History of northern ireland conflict

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history of northern ireland conflict

Making Sense of the Troubles: The Story of the Conflict in Northern Ireland by David McKittrick

Compellingly written and even-handed in its judgments, this is by far the clearest account of what has happened through the years in the Northern Ireland conflict, and why. After a chapter of background on the period from 1921 to 1963, it covers the ensuing period--the descent into violence, the hunger strikes, the Anglo-Irish accord, the bombers in England--to the present shaky peace process. Behind the deluge of information and opinion about the conflict, there is a straightforward and gripping story. Mr. McKittrick and Mr. McVea tell that story clearly, concisely, and, above all, fairly, avoiding intricate detail in favor of narrative pace and accessible prose. They describe and explain a lethal but fascinating time in Northern Irelands history, which brought not only death, injury, and destruction but enormous political and social change. They close on an optimistic note, convinced that while peace--if it comes--will always be imperfect, a corner has now been decisively turned. The book includes a detailed chronology, statistical tables, and a glossary of terms.
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The Northern Ireland Conflict - Easily Explained

Northern Ireland is one of the four countries of the United Kingdom , [1] [2] although it is also described by official sources as a province or a region [3] [4] , situated in the north-east of the island of Ireland. It was created as a separate legal entity on 3 May , under the Government of Ireland Act
David McKittrick

History of Northern Ireland

Political separation of Northern Ireland from the rest of Ireland did not come until the early 20th century, when Protestants and Catholics divided into two warring camps over the issue of Irish home rule. The history of Northern Ireland can be traced back to the 17th century, when the English finally succeeded in subduing the island after successfully putting down a number of rebellions. See Oliver Cromwell ; Battle of the Boyne. Much land, especially in the north, was subsequently colonized by Scottish and English Protestants , setting Ulster somewhat apart from the rest of Ireland, which was predominantly Catholic. During the s the north and south grew further apart due to economic differences. In the north the standard of living rose as industry and manufacturing flourished, while in the south the unequal distribution of land and resources—Anglican Protestants owned most of the land—resulted in a low standard of living for the large Catholic population. Most Irish Catholics desired complete independence from Britain, but Irish Protestants feared living in a country ruled by a Catholic majority.

The Northern Ireland conflict was a thirty year bout of political violence, low intensity armed conflict and political deadlock within the six north-eastern counties of Ireland that formed part of the United Kingdom of Great Britain and Northern Ireland. It was a complex conflict with multiple armed and political actors. The Northern Ireland conflict had elements of insurgency, inter-communal violence and at times approached civil war. Another angle of the conflict was sectarian or communal violence between the majority unionist or loyalist Protestant population and the minority Catholic or nationalist one. This was manifested in inter-communal rioting, house burning and expulsion of minorities from rival areas as well as lethal violence including shooting and bombing.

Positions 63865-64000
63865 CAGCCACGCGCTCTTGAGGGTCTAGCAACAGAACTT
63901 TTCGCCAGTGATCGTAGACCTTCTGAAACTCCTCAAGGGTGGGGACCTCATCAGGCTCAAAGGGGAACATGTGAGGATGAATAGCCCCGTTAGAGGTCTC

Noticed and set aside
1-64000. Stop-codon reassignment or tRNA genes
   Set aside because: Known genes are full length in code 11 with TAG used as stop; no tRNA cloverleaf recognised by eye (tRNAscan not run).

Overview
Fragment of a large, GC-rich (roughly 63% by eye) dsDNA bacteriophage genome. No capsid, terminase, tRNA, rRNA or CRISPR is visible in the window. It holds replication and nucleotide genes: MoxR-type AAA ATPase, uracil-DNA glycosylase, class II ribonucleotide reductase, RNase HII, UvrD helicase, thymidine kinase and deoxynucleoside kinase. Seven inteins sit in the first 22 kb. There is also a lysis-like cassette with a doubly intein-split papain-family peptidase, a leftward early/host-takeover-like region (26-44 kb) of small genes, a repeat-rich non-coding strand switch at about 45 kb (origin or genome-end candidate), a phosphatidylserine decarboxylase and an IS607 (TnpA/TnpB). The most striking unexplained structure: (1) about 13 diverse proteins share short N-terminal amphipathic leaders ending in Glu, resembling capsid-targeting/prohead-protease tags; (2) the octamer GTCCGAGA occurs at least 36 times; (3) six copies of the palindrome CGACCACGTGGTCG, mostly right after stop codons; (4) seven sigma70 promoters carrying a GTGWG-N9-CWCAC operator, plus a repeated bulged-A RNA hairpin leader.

There have been protests over the decision to restrict the flying of the union flag at Belfast City Hall. Ninety years ago Ireland was split in two after people living there went to war against their British rulers. But the break-up led to decades of unrest and violence in Northern Ireland, which remained part of the UK. British troops were deployed to Northern Ireland, at first to protect Catholics, but soon became involved in bursts of fierce fighting with paramilitary groups. Thousands of people on both sides were killed by bombs and bullets, while republican groups also launched attacks on England. The Good Friday Agreement was signed in and was seen as a major step towards peace in Northern Ireland.

Northern Ireland. One of the most contentious and defining conflicts of the twentieth century and one whose impact is still felt today. What caused it?
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Deep origins

The conflict in Northern Ireland during the late 20th century is known as the Troubles. Over 3, people were killed and thousands more injured. Over the course of three decades, violence on the streets of Northern Ireland was commonplace and spilled over into mainland Britain, the Republic of Ireland and as far afield as Gibraltar. Several attempts to find a political solution failed until the Good Friday Agreement, which restored self-government to Northern Ireland and brought an end to the Troubles. The Troubles refers to a violent thirty-year conflict that began with a civil rights march in Londonderry on 5 October and concluded with the Good Friday Agreement on 10 April

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